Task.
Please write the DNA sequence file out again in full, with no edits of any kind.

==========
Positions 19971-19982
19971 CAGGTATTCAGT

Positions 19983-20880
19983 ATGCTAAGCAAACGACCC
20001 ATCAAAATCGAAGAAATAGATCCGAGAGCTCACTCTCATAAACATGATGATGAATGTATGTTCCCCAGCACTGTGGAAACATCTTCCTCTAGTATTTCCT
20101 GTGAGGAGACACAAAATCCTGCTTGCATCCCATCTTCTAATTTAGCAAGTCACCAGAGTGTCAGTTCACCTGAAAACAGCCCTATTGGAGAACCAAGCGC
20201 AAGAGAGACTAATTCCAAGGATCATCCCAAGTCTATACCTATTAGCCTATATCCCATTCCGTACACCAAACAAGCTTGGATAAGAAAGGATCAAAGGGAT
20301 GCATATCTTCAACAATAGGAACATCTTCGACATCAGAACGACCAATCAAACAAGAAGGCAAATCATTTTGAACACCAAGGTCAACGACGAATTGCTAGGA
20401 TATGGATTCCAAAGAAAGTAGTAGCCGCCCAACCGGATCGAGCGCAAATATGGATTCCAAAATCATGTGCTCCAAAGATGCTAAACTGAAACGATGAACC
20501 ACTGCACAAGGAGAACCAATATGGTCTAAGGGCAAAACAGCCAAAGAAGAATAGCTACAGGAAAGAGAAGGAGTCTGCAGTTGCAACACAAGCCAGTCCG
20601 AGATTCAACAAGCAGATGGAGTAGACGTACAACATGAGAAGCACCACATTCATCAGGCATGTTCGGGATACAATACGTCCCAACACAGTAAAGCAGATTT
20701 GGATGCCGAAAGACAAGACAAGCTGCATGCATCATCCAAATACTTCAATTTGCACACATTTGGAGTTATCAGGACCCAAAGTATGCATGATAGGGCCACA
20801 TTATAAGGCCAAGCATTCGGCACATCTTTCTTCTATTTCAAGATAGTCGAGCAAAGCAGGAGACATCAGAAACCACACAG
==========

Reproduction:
Positions 19971-19982
19971 CAGGTATTCAGT

Positions 19983-20880
19983 ATGCTAAGCAAACGACCC
20001 ATCAAAATCGAAGAAATAGATCCGAGAGCTCACTCTCATAAACATGATGATGAATGTATGTTCCCCAGCACTGTGGAAACATCTTCCTCTAGTATTTCCT
20101 GTGAGGAGACACAAAATCCTGCTTGCATCCCATCTTCTAATTTAGCAAGTCACCAGAGTGTCAGTTCACCTGAAAACAGCCCTATTGGAGAACCAAGCGC
20201 AAGAGAGACTAATTCCAAGGATCATCCCAAGTCTATACCTATTAGCCTATATCCCATTCCGTACACCAAACAAGCTTGGATAAGAAAGGATCAAAGGGAT
20301 GCATATCTTCAACAATAGGAACATCTTCGACATCAGAACGACCAATCAAACAAGAAGGCAAATCATTTTGAACACCAAGGTCAACGACGAATTGCTAGGA
20401 TATGGATTCCAAAGAAAGTAGTAGCCGCCCAACCGGATCGAGCGCAAATATGGATTCCAAAATCATGTGCTCCAAAGATGCTAAACTGAAACGATGAACC
20501 ACTGCACAAGGAGAACCAATATGGTCTAAGGGCAAAACAGCCAAAGAAGAATAGCTACAGGAAAGAGAAGGAGTCTGCAGTTGCAACACAAGCCAGTCCG
20601 AGATTCAACAAGCAGATGGAGTAGACGTACAACATGAGAAGCACCACATTCATCAGGCATGTTCGGGATACAATACGTCCCAACACAGTAAAGCAGATTT
20701 GGATGCCGAAAGACAAGACAAGCTGCATGCATCATCCAAATACTTCAATTTGCACACATTTGGAGTTATCAGGACCCAAAGTATGCATGATAGGGCCACA
20801 TTATAAGGCCAAGCATTCGGCACATCTTTCTTCTATTTCAAGATAGTCGAGCAAAGCAGGAGACATCAGAAACCACACAG